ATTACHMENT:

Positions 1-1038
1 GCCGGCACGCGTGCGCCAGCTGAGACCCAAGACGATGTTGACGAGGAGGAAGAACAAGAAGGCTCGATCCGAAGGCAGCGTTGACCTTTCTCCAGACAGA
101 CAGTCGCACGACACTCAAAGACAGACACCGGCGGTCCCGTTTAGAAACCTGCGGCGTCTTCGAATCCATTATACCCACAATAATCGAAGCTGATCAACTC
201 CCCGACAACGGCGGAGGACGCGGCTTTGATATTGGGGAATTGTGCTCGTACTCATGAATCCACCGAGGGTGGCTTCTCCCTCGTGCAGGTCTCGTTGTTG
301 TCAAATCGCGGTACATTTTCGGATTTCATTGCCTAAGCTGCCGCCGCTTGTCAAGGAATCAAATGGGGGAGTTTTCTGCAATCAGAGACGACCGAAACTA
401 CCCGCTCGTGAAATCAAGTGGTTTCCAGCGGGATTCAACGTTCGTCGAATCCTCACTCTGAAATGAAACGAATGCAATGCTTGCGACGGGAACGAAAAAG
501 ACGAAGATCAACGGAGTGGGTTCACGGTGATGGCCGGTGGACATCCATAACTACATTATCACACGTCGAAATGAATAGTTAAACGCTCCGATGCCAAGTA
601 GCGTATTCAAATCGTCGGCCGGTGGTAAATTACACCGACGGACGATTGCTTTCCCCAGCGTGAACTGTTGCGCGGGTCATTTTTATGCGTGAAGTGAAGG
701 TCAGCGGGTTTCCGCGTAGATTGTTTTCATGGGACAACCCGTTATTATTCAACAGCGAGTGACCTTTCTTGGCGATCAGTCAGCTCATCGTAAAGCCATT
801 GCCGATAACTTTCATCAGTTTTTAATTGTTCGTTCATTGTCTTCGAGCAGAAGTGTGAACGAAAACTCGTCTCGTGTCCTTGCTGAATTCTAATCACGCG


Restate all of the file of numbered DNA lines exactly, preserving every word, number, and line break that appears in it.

Positions 1-1038
1 GCCGGCACGCGTGCGCCAGCTGAGACCCAAGACGATGTTGACGAGGAGGAAGAACAAGAAGGCTCGATCCGAAGGCAGCGTTGACCTTTCTCCAGACAGA
101 CAGTCGCACGACACTCAAAGACAGACACCGGCGGTCCCGTTTAGAAACCTGCGGCGTCTTCGAATCCATTATACCCACAATAATCGAAGCTGATCAACTC
201 CCCGACAACGGCGGAGGACGCGGCTTTGATATTGGGGAATTGTGCTCGTACTCATGAATCCACCGAGGGTGGCTTCTCCCTCGTGCAGGTCTCGTTGTTG
301 TCAAATCGCGGTACATTTTCGGATTTCATTGCCTAAGCTGCCGCCGCTTGTCAAGGAATCAAATGGGGGAGTTTTCTGCAATCAGAGACGACCGAAACTA
401 CCCGCTCGTGAAATCAAGTGGTTTCCAGCGGGATTCAACGTTCGTCGAATCCTCACTCTGAAATGAAACGAATGCAATGCTTGCGACGGGAACGAAAAAG
501 ACGAAGATCAACGGAGTGGGTTCACGGTGATGGCCGGTGGACATCCATAACTACATTATCACACGTCGAAATGAATAGTTAAACGCTCCGATGCCAAGTA
601 GCGTATTCAAATCGTCGGCCGGTGGTAAATTACACCGACGGACGATTGCTTTCCCCAGCGTGAACTGTTGCGCGGGTCATTTTTATGCGTGAAGTGAAGG
701 TCAGCGGGTTTCCGCGTAGATTGTTTTCATGGGACAACCCGTTATTATTCAACAGCGAGTGACCTTTCTTGGCGATCAGTCAGCTCATCGTAAAGCCATT
801 GCCGATAACTTTCATCAGTTTTTAATTGTTCGTTCATTGTCTTCGAGCAGAAGTGTGAACGAAAACTCGTCTCGTGTCCTTGCTGAATTCTAATCACGCG